Recovery slows

Workers at the Ford plant in Almussafes (Valencia).

GDP in the first quarter fell again after two quarters of growth and remains 10% below its levels in the fourth quarter of 2019, before the pandemic. Without a doubt, an economic crisis more intense than that of 2008, but the recovery started earlier. Recall that GDP fell systematically between 2008 and 2013 except for a few occasional quarters.

The cause of the fall is the outbreak of the pandemic. In Spain, the second wave caused a December with a drop in activity and we entered the first quarter already in negative. Then came Filomena and it closed almost the entire country for 3 days, that is, 10% of the month and 3% of the quarter. Since FilomenaAccording to data from members of Social Security and ERTE, the recovery continued and therefore next quarter we will have positive GDP growth.

The intensity will depend on the rate of vaccination in Spain and Europe and the restrictions on government mobility. The terrible negotiation of the European Commission of vaccines and the scarcity of them has explained a good part of the fall in the GDP of the countries last quarter. Vaccines are finally arriving en masse. Spain has a health system with a lot of capillarity, which explains why 90% of the vaccines that arrive very efficiently are injected.

70% of those over 60 years of age in Spain have already received their first dose and with an average effectiveness rate of 70% it indicates that 50% of that population is already immunized. In May, that rate will surely be close to 80%. The population over 60 years of age has accounted for 95% of deaths from Covid. This helps explain why the Government considers that it is no longer necessary to extend the state of alarm.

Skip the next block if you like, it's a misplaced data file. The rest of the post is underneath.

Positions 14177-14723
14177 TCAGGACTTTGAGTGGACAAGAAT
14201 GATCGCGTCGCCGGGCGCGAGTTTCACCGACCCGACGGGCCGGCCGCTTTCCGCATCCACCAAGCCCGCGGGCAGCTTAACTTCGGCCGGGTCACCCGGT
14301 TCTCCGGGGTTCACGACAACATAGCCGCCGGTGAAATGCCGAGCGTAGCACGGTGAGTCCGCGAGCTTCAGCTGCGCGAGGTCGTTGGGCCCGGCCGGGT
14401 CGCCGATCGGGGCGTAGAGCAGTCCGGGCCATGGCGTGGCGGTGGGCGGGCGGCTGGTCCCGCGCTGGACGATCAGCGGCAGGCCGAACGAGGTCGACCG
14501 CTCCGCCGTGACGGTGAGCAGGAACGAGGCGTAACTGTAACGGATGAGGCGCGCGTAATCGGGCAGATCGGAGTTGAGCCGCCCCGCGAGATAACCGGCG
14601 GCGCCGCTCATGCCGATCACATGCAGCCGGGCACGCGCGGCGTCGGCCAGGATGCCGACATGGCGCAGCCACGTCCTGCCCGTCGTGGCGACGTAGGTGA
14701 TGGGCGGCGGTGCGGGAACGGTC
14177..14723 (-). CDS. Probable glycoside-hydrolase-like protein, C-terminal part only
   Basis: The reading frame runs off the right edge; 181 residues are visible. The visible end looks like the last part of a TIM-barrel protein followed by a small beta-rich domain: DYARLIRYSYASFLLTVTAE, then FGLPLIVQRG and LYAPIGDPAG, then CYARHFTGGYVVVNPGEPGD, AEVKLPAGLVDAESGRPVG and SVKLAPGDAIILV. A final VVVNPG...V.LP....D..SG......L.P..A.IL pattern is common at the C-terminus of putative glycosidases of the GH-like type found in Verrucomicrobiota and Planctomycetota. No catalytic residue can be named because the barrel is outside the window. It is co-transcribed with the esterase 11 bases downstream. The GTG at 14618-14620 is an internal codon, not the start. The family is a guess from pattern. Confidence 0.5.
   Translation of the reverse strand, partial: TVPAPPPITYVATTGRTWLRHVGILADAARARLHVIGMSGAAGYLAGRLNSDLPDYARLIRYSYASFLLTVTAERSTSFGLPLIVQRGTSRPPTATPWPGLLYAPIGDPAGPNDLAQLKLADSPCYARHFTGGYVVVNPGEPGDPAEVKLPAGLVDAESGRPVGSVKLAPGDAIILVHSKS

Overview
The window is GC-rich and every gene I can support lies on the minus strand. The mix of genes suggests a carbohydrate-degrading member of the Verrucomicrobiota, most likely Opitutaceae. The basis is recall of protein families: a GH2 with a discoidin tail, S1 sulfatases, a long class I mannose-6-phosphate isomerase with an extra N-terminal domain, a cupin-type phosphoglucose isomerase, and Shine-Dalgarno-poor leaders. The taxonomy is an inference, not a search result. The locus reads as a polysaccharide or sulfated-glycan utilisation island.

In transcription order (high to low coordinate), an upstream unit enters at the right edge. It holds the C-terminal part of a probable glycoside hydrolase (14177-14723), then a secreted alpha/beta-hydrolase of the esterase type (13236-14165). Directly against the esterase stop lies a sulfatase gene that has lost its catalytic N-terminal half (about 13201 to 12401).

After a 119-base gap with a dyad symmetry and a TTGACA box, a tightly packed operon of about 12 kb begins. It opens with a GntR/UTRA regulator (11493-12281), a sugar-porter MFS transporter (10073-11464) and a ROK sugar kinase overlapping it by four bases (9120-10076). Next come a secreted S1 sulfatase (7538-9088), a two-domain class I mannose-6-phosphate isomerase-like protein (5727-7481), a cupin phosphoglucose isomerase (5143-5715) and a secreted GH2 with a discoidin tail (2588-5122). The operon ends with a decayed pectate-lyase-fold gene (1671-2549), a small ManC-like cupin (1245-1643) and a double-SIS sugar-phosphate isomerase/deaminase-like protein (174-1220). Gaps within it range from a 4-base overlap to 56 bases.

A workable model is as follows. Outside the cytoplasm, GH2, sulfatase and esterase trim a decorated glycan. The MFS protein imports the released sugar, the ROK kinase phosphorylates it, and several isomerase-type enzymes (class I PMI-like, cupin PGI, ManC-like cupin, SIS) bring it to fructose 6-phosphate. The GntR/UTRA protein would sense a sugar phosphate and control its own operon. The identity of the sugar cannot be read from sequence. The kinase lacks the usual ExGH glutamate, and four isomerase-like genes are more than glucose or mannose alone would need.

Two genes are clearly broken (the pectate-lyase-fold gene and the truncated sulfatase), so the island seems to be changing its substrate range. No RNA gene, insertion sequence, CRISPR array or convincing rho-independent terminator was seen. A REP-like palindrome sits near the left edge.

Madrid is the experiment in this pandemic. It was ground zero, the first to collapse its health system, the first to need the intervention of the army to stop the exponential growth of deaths and the one that forced all of Spain into an extreme confinement of several weeks that explains why we are the country with greater drop in GDP and employment. After closing Madrid again in January and a good part of February with freedom restrictions and a curfew in the bars at nine o’clock at night, the Community of Madrid decided to relax the restrictions.

Their data on infections have been much worse than the national average but just as bad as in the Basque Country and Navarra, where there were strong restrictions. And vaccination has made it possible to reduce the number of hospitalized and, above all, of deaths in the third wave. In economic terms, Madrid has performed better than the rest, especially in job creation. Therefore, Madrid anticipates that if the rest of the communities eliminate the restrictions and the state of alarm ends, we will witness strong growth in employment and GDP throughout Spain during the second quarter.

The key for Spain and the greatest uncertainty is in international tourism, which remains 96% below its pre-pandemic levels. Tourism was the main sector of activity in our economy and generated 2.7 million direct and indirect jobs. The key is to open borders and allow safe mobility; vaccination and / or PCR test. If the European Commission succeeds, tourists want more than ever to come to our beaches and they will return. In Lanzarote a pilot test with technology is going to be launched blockchain that issues a certificate of vaccination and test and that hotels or restaurants cannot download personal data. Therefore, it complies with European data protection laws and would allow to save the summer and the autumn winter season in the Canary Islands. Even so, the recovery of international tourism will be slower and it will take time to recover the levels of 2019.